It is a privilege to share this report with you. I find this report refreshing because it is opening up some much needed dialog on all types of research with an emphasis on digital intelligence and where that fits. A friend and colleague of ours, Mark Michelson once told me that he strongly believes in conducting at least 2 methods of research in any research study. I have always hung on to that because I believe many researchers have a misconception of digital intelligence. It is not meant to replace, but to add value.
Read Jillian Ney's blog post below, detailing the publication of a new report from The Social Intelligence Lab.
Looking for Better, Faster, Cheaper Consumer Insight
In the insights world, there’s been a surge in new technologies and solutions to research and understand people.
We’re in the age of tech-enabled consumer intelligence.
Text analytics, passive data collection methods, predictive analytics, and niche research data applications are allowing researchers to evolve and go beyond their traditional scope. These new technologies and solutions are also opening ‘research’ to new breeds of niche insights professionals, like CX researchers and social media intelligence researchers.
There’s a demand for a sophisticated interpretation of data to help in obtaining faster and cheaper insights that can be used in business decision-making. There’s also a growing acceptance from insights professionals that a blend of ‘old’ and ‘new’ research is needed for rigor and speed of insights.
Data is becoming a fundamental requirement for successful business strategies, and we are moving towards data insights becoming a core business intelligence function. But this process is not without its challenges.
Where Do New Approaches Fit: Part of the challenge for many insights teams is that they need a deep understanding of how these new technologies and methods fit into their broader set of tools and methodologies that they can use to answer a business question. Weakness in understanding a method can mean it is not taken into account when building the objectives, and it’s also less likely to be chosen as a methodology by the executing teams.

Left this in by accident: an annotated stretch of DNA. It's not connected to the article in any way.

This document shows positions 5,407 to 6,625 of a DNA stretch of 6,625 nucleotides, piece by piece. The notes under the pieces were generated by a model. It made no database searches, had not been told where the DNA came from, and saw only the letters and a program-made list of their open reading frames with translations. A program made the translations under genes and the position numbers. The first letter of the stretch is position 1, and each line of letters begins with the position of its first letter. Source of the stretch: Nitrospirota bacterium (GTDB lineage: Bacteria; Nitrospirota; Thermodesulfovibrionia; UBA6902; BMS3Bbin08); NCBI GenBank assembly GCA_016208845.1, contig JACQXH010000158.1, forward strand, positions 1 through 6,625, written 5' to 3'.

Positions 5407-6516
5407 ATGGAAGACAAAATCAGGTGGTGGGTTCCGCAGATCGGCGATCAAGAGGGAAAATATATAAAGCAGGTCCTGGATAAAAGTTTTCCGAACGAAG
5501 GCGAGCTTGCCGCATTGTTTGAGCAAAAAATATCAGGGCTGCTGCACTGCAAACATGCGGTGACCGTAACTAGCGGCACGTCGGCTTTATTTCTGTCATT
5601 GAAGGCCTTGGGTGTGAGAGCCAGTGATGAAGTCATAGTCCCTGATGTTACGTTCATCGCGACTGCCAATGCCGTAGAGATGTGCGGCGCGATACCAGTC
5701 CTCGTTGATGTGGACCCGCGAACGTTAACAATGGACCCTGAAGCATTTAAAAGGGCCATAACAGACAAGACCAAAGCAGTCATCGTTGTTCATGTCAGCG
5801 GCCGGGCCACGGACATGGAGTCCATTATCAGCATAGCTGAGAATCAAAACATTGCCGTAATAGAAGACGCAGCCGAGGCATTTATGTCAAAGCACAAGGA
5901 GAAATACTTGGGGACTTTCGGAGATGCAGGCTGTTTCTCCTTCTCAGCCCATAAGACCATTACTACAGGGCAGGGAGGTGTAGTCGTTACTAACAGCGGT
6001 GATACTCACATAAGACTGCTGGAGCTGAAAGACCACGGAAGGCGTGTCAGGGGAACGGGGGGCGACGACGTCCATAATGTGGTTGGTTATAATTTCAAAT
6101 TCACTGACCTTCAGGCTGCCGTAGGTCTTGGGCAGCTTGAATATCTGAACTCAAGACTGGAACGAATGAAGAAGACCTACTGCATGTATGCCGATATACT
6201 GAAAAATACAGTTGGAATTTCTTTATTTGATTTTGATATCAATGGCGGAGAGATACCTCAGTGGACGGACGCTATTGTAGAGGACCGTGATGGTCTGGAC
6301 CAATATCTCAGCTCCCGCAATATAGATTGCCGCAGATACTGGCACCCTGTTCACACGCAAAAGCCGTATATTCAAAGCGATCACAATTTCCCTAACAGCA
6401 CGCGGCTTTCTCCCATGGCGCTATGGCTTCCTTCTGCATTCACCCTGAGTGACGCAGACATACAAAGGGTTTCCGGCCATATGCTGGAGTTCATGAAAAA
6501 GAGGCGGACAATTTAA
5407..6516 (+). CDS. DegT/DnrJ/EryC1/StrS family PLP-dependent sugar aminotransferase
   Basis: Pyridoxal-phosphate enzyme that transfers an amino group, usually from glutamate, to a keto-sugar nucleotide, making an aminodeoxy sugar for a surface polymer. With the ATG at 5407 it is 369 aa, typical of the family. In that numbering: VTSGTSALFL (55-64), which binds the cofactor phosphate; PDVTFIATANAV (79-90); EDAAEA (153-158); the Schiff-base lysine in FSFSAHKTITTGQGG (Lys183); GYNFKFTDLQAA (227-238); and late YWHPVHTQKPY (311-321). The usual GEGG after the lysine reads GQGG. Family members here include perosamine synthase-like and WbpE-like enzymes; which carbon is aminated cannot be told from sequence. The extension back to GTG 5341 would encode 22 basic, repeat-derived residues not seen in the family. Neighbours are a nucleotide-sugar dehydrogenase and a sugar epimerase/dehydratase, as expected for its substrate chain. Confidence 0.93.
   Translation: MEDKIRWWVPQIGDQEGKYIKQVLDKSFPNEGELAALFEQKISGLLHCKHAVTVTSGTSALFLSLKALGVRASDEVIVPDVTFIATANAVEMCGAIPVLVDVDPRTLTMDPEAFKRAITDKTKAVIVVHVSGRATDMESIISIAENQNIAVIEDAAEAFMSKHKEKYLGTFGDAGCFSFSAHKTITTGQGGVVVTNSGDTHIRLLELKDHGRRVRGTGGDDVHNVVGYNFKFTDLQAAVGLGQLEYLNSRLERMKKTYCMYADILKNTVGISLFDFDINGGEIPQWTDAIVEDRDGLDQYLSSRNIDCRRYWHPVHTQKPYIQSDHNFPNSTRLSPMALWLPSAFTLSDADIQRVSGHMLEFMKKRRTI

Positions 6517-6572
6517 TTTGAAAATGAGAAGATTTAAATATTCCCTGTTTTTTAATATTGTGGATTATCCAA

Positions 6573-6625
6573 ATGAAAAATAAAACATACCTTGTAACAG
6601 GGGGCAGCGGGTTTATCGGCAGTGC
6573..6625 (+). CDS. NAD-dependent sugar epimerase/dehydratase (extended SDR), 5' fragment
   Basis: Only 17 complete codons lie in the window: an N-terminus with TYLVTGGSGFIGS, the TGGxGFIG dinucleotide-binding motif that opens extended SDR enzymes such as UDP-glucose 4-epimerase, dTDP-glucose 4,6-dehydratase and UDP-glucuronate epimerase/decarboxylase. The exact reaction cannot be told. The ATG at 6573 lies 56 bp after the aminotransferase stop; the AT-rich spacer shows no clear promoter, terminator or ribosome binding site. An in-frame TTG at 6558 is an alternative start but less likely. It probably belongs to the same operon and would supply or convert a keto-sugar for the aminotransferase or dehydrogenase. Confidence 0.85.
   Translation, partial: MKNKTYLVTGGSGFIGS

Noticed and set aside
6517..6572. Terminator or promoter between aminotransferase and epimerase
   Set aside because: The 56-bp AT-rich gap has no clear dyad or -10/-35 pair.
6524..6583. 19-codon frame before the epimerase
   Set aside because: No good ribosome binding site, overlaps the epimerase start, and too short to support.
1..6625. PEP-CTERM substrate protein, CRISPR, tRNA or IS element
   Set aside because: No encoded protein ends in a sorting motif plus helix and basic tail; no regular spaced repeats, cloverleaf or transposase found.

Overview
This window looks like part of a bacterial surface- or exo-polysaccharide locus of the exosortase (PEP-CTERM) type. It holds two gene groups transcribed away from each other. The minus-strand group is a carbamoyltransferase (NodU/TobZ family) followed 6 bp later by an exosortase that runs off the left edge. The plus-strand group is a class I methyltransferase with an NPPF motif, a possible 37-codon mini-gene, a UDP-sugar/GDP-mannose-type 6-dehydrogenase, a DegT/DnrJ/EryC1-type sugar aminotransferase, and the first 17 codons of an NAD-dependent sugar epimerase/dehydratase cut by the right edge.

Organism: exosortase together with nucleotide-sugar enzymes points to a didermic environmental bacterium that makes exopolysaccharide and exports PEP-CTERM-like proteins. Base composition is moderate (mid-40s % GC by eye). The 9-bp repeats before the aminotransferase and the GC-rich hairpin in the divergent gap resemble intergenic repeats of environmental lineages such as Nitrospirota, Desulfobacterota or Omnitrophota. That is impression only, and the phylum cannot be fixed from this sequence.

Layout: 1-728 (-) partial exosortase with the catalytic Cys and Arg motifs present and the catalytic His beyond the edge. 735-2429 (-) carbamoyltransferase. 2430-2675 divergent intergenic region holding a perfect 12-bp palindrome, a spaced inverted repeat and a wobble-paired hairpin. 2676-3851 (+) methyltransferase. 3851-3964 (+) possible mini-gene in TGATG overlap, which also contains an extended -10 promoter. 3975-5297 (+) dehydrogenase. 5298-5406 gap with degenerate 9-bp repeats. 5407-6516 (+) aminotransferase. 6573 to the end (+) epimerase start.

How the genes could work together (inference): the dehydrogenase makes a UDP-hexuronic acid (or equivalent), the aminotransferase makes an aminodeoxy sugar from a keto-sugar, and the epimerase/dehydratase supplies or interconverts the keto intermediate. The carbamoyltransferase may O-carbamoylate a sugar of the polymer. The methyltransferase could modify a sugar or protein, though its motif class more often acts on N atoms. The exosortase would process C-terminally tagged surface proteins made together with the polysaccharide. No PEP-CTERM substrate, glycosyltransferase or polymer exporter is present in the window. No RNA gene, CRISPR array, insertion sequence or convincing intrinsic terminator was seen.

Accuracy: There is a perception that new technologies and approaches have a lower standard of data quality. They are chosen for speed over accuracy, and used for less complex questions.
Lack of Expertise: New methods and data require new ways of working and new skill sets, but there’s a shortage of experience. Even full-service agencies or consultants have much expertise in areas like social media intelligence. Clients don’t often see many research agencies offering social intelligence so it never gets tied or tested in small low-risk ways, meaning it never gets fully integrated into the insights function. There’s also too few people who can evaluate new methods and technologies to determine their worth, far too many new methods paint a different picture of the same data.
Lack of Platform Knowledge: There’s also a lack of platform knowledge when it comes to using these new technologies. ‘Dashboard drain’ is on the rise from having to learn the functionality and user journeys of many new technologies. There’s a lack of skilled people to properly use the new technologies to reach their full potential.
Previous Experiences Under Delivered: New methods, like social media intelligence, has previously provided sparse insights that are difficult to interpret. There has been a trend of ‘obvious insight’ with a lack of time dedicated to critical thinking about the findings.
Getting You The Insight You Need
On one hand, we’re faced with reduced budgets and timescales, and on the other, we have all these new technologies and methods that feel untested and risky. We need a new focus on education and training to help address these challenges, and meet the need for innovation in customer insights.
So, we’ve put together a collection of discussions, trends, and predictions from some of our leading experts, forward-thinking clients and trusted vendors across our ecosystem. Together they explore the dynamics and challenges of social and digital consumer intelligence across consumer insights.